Wes’s defense was a nation-wide phenomenon, with Liz (co-chair) and Michael Goldman in Minnesota, me and Ann Skyping in from the West Coast, and Michael Barnett on the East Coast.  The defense was particularly lively, with the Michaels doing a great job of pushing back on the world society perspective, in a manner that was thought-provoking and constructive.  It is always great when people ask the hard questions…  I think of it as a sign of respect.  You don’t push people if you know they can’t hold their own.  Anyhow, it made for a fun defense (especially for those of us, who weren’t actually in the hot seat!).

Congratulations, Wes, on a job well done!!!

p.s. Wes won some serious style-points for dedicating his dissertation to their newborn, who is appallingly cute by all accounts:  “For our beautiful daughter, Harper, whose first smiles came as I put this dissertation to bed — an event I chalk up to correlation, not causation.”

Meyer Annual Review

John Meyer wrote a terrific review paper entitled “World Society, Institutional Theories, and the Actor.”  It can be downloaded here.

It is John’s most refined, clear statement about institutional theory to date.  A definite “must-read.”

The review draws a contrast between cultural/phenomenological institutionalisms — which treat actors as socially constructed — versus “realist” institutionalisms which tend not to.  In John’s imagery, one might think of individuals or organizations as “stage actors” (who enact scripts) as opposed to a more conventional social-scientific or economistic view of actors with a priori preferences.

As a student in the 1990s, I can remember wading through “Ontology and Rationalization in the Modern Western Cultural Account”.  I spent quite a long time puzzling through that sweeping, profound, and sometimes cryptic chapter.  Reading this new review, I can’t help but be amazed at how much John’s vision has grown and become more clear.  The core ideas were already there in the 1987 chapter, but there was much fleshing-out to be done.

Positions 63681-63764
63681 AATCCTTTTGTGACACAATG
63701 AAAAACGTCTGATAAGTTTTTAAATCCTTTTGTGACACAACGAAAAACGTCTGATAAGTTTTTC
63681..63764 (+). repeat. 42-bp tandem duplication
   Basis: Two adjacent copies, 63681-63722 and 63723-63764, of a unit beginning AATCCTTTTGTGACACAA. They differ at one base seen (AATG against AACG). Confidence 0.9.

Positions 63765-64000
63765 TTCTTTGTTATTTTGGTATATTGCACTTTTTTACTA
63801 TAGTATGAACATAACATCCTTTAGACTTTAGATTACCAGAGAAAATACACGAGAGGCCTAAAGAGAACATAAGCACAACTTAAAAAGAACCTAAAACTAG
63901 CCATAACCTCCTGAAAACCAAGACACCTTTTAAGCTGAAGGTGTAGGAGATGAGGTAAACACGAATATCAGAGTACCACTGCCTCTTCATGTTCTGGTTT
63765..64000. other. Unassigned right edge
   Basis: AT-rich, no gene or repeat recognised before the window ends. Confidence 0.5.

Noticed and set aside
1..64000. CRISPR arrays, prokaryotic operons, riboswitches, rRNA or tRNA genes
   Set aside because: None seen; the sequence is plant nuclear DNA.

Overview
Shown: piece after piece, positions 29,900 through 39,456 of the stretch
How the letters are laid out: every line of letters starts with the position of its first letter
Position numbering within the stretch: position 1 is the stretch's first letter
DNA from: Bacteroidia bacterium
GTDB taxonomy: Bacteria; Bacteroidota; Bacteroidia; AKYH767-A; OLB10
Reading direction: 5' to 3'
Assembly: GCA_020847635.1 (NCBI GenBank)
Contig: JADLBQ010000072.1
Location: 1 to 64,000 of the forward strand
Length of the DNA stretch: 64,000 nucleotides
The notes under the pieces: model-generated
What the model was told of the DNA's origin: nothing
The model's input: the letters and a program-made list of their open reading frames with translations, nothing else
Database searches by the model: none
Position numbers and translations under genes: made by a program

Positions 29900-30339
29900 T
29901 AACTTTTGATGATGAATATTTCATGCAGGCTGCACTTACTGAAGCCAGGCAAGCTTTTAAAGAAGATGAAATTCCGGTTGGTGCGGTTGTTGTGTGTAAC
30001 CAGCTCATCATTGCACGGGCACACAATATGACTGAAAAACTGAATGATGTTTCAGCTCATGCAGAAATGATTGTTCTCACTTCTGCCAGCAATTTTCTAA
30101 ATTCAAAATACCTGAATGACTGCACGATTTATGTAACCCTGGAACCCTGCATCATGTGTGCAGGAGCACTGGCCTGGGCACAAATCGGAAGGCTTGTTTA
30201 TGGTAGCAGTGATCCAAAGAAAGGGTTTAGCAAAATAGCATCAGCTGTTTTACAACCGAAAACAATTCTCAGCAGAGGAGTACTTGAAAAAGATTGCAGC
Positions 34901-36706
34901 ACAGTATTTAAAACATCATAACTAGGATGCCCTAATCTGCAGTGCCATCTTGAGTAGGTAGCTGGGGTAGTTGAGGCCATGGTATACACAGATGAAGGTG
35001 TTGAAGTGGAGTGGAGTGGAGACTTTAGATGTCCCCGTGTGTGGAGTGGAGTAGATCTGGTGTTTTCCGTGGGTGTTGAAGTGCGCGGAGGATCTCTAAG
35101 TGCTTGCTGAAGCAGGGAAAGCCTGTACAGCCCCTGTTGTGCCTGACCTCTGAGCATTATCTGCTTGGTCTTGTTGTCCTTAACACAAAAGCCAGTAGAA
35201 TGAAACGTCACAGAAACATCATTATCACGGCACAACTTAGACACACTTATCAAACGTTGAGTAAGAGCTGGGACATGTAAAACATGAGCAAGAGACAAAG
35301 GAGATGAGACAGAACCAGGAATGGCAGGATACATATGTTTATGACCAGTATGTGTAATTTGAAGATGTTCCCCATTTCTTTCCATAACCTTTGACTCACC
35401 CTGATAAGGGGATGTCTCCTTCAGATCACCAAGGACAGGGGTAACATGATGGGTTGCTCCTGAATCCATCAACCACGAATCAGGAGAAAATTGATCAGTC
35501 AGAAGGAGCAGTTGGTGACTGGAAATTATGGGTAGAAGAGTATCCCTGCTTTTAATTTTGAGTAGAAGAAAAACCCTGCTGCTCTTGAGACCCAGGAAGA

An excerpt from the 2010 review:

The Modern Social Order

“Under the cultural and associational conditions outlined above, the outlines of modern society become clear.  The scriptwriting Others of the world prescribe agentic actorhood for individual persons.  And they prescribed very agentic actorhood for the organizations and nation-states built by these persons.  Actorhood means the enhanced standing of the entities involved and their empowered comprehension of the scientized and rationalized environment in which they are to act.” p. 9

I included this excerpt partly because it is impressive to have see anyone try to sum up the entire modern social system in a paragraph.  Also, it shows that John still has the ability to be simultaneously sweeping, profound, and cryptic.  🙂

Human Rights: Myth and Consequences?

Wade sent me and Ann some of his recent work on human rights.  He’s got some great papers, including one coming out in the AJS.  More congrats to Wade!  He’s really on a roll!

Anyhow, the papers take on a really important issue:  the conditions under which global institutions actually have meaningful consequences, versus being loosely coupled.  It is a really important direction for world society research.  (Ann and I have a paper in Social Forces that looks at environmental outcomes… and are thinking about doing more research along these lines.)

The AJS paper is entitled “Human Rights as Myth and Ceremony?  Reevaluating the Effectiveness of Human Rights Treaties.”  The paper addresses recent work, including a widely cited AJS paper by Emilie Hafner-Burton and Kiyo Tsutsui, showing that treaty signing is negatively associated with subsequent practices.  The literature concludes that treaties are “just talk”, or that treaties only matter in highly specific contexts.

Wade’s paper improves on the literature in two ways:  1) He delves much more into the substance of the treaties, looking at specific amendments and optional provisions that nations might sign — which might affect specific kinds of human rights outcomes; and 2) He addresses the possibility that treaty signing itself may be endogenous, via an instrumental variables model.

The AJS paper shows that nations making stronger treaty commitments tend to improve on various measures of human rights.  So, HR treaties do matter after all, it seems…  Go world polity!

The second paper, “Decoupling Reconsidered: Accounting for the Implementation Gap in Human Rights Treaties” looks at the state-level factors associated with loose coupling.  The paper is really terrific and deserves a close read.  But, in a nutshell, stable regimes are more likely to successfully implement treaties.  This fits really well with Ann’s prior work on weak states…  which often commit huge atrocities in the context of extreme disorder or civil conflict.  In other words, loose coupling probably isn’t “strategic” window dressing, but rather reflects the very limited state capacities of many countries.